8. Sorry Ranger, you fell for a few Nazi propaganda lies.

    "The Polish AF was largely destroyed before they could react.
    The German air facilitated the ground commanders maneuver plan.Of course this implied air superiority."

    a) The bulk of the Polish air force escaped to Romania at the end of the campaign. Almost nothing of it was destroyed early on because they deployed to secondary airfields in time.
    The Polish air force's quick destruction is a Nazi lie.

    b) The German air force did not enjoy actual air superiority over France. It was merely able to use its air power in a way that made a bigger impact. The losses of the Luftwaffe in face of French and British fighters were horrible. I recommend Frieser's book "Blitzkieg Legend" as a summary:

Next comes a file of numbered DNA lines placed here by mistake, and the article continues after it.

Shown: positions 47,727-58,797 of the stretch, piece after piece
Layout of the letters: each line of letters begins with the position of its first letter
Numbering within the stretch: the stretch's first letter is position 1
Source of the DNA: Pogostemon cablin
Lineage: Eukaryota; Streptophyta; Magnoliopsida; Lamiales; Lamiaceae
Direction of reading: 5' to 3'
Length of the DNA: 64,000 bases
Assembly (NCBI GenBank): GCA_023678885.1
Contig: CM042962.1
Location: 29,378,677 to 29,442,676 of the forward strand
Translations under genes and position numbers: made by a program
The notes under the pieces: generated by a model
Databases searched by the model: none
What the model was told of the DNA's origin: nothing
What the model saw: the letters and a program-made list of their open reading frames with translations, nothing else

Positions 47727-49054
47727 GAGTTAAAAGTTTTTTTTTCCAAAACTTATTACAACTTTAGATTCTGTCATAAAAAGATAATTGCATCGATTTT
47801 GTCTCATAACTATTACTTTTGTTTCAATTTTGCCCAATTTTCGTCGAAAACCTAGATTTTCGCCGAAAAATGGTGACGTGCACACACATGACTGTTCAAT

Aircraft losses
    German 1236
    France 892
    UK 1029
    Belgians and Dutch: together less than 200 afaik

    Keep in mind many allied aircraft were lost to advancing ground troops, not due to air warfare itself.
    ~300 German pilots (or air crew, dunno) including some later famous experts were freed by the armistice.

    The Polish air force also kept attacking German columns till late '39. Their fighters (first generation all-metal monoplanes) were so slow and manoeuvrable that German fighter pilots had difficulties with them. Vertical air combat tactics were not yet fully developed, and aerial gunnery when closing in on a small target with 200 kph net speed is tricky.

    The story of the Luftwaffe's contribution to the ground campaigns in 1939-1941 was really all about
    (1) purposeful integration into the land-air campaign plan
    (2) good enough personnel, material, supply and organisation

    They fell much short of really overpowering their major enemies until the red air force's disaster in June 1941. Even the small Dutch and Yugoslavian fighter forces resisted quite skilfully and successfully. The Dutch massacred airborne troops in transport aircraft and the Yugoslavians offered an impressive air battle over Belgrade.